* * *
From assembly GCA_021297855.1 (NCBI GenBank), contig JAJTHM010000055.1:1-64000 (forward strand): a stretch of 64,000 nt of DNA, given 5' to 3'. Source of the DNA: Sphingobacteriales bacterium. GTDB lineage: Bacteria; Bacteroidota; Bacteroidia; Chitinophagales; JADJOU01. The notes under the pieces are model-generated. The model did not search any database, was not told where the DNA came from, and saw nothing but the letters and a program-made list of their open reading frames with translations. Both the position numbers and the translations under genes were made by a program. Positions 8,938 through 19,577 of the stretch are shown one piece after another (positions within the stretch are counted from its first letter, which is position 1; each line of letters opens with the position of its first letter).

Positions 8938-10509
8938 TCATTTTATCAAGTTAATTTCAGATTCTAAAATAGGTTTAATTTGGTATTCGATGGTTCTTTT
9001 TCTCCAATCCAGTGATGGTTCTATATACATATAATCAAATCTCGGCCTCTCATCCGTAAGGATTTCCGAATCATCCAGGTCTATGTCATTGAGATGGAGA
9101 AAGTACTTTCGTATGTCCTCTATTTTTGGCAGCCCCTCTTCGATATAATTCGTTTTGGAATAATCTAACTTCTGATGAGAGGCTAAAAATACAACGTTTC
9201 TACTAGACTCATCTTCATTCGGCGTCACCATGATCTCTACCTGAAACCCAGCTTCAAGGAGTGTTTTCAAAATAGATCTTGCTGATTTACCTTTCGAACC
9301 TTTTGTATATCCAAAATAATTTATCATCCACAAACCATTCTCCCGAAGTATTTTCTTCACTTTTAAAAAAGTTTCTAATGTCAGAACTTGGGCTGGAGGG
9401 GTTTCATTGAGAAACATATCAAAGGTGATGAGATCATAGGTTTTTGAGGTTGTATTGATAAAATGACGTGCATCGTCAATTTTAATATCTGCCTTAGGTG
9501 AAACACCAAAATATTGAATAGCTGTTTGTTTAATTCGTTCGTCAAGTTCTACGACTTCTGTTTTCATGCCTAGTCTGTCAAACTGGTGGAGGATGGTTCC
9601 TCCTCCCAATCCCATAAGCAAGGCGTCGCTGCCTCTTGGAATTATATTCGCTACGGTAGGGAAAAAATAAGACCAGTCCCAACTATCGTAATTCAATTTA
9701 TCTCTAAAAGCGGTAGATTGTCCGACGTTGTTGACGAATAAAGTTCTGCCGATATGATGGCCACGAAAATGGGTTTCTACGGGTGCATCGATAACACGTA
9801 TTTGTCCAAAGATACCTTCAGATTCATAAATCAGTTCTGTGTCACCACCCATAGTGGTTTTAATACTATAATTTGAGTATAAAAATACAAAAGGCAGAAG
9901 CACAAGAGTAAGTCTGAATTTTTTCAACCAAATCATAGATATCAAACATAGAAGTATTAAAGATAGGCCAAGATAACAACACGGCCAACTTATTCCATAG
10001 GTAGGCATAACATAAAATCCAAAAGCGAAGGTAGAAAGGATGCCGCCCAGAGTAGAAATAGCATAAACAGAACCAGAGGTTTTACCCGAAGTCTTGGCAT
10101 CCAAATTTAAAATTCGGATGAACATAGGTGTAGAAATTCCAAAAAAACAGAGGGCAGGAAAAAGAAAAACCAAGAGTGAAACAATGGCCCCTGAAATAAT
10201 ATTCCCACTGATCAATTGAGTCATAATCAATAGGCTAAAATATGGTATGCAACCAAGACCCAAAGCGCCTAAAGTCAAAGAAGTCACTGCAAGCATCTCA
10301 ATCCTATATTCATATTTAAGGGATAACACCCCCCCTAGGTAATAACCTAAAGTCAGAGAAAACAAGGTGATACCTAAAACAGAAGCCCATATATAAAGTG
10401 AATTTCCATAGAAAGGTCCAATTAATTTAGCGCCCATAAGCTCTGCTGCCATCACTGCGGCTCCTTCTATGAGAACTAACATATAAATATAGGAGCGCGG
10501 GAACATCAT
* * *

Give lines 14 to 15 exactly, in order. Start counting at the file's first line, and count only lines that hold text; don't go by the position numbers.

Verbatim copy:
10001 GTAGGCATAACATAAAATCCAAAAGCGAAGGTAGAAAGGATGCCGCCCAGAGTAGAAATAGCATAAACAGAACCAGAGGTTTTACCCGAAGTCTTGGCAT
10101 CCAAATTTAAAATTCGGATGAACATAGGTGTAGAAATTCCAAAAAAACAGAGGGCAGGAAAAAGAAAAACCAAGAGTGAAACAATGGCCCCTGAAATAAT